Cokie's Law Is Still On The Books

by digby


The CBO's findings, however, are for an incomplete piece of legislation, making the cost-per-coverage estimates much worse than they will ultimately be. Republicans on the committee knew this, according to Democrats. But they pushed for the bill to be studied by the CBO now. And when poor results came back, they ran with them.

"The reality is there are still some outstanding issues, including employer responsibility and a public insurance option," said a Democratic aide to a committee member. "Those are two outstanding issues. So what we did in a good faith effort to find bipartisan consensus, we did not include those elements because we are trying to find common ground. But Republicans wanted there to be a score even though, the reality is, if there is an incomplete bill you will have an incomplete statement."

Another Democratic aide to the HELP Committee member concurred, adding that Sen. Ted Kennedy's office, in an effort to "find bipartisan consensus with Republicans colleagues" filed the bill and allowed it to be scored by the CBO -- not expecting it to be used as partisan fodder.

I just don't know what to say about that. Aside from the thirty years of GOP bad faith and dirty tricks weren't they at least aware that this happened just a couple of months ago?

Reports of a recent study by the Congressional Budget Office, showing that the vast majority of the money in the stimulus package won't be spent until after 2010, have Democrats on the defensive and the GOP calling for a pullback in wasteful spending.

Funny thing is, there is no such report.

"We did not issue any report, any analysis or any study," a CBO aide told the Huffington Post.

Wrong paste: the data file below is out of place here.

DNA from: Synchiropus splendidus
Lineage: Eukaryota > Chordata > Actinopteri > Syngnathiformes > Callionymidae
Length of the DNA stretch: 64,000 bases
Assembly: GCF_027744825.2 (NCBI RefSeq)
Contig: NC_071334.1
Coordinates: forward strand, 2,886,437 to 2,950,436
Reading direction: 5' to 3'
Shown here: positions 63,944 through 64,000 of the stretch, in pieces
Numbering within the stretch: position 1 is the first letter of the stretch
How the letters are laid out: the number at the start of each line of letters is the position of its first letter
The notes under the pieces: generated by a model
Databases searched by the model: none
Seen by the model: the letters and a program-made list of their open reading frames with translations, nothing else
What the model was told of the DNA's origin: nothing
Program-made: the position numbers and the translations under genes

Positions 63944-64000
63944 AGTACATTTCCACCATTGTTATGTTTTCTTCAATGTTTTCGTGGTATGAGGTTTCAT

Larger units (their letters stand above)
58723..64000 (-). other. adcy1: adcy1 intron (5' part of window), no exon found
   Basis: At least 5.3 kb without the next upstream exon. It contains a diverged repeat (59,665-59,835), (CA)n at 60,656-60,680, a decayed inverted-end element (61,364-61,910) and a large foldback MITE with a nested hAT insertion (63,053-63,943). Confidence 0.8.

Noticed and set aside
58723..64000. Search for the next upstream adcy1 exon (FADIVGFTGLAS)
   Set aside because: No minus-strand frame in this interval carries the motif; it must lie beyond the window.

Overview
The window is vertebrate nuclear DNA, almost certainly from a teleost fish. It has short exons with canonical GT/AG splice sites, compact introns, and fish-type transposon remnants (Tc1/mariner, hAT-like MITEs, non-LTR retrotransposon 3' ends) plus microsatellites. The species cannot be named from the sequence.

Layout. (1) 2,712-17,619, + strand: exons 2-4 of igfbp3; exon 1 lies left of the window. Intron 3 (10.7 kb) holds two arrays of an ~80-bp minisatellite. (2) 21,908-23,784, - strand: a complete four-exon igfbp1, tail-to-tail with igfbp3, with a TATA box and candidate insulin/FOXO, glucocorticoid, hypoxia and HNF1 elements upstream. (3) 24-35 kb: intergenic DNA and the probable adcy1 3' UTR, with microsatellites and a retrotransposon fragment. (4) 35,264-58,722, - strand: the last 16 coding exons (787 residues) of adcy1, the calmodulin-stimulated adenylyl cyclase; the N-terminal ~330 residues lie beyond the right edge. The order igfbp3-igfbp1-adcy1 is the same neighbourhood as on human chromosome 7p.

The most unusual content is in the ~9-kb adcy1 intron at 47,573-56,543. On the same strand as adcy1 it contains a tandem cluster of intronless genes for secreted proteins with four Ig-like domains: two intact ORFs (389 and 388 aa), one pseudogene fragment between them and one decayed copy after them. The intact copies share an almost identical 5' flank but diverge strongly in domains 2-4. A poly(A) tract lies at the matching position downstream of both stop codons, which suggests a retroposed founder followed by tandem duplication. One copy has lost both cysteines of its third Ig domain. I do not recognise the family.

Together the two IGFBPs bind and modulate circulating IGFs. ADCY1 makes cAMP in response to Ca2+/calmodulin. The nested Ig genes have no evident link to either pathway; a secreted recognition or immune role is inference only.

Rather, the nonpartisan CBO ran a small portion of an earlier version of the stimulus plan through a computer program that uses a standard formula to determine a score -- how quickly money will be spent. The score only dealt with the part of the stimulus headed for the Appropriations Committee and left out the parts bound for the Ways and Means or Energy and Commerce Committee.

Because it dealt with just a part of the stimulus, it estimated the spending rate for only about $300 billion of the $825 billion plan. Significant changes have been made to the part of the bill the CBO looked at.

The CBO numbers were given to a small number of congressional Democrats and Republicans, but were not posted online because they're not an official CBO product. (Media outlets, while reporting widely about the "report," have declined to post it online. Here's the whole thing.) Democratic aides say they are certain that the GOP leaked it to the Associated Press in order to undercut the spending portion of the stimulus.

I guess it's "fool me once, fool me twice and just keep fooling me because I'm a fool."

The CBO's findings do create politically bad optics. In the end, however, the situation could be remedied when a full analysis is released sometime in the next week. Once the bill is scored with a stronger individual and/or employer mandate for coverage, as well as various other details, HELP Committee members fully expect the cost-per-coverage breakdown to improve significantly. For now, progressive activists in the health care debate are holding their breath, hoping that the next CBO findings have more resonance.

Let's hope so. But Cokie's Law says "it doesn't matter if it's true or not. It's out there."

I've already got trolls in the comment section, dripping with sanctimony, citing the lack of coverage as a reason not to support Health reform.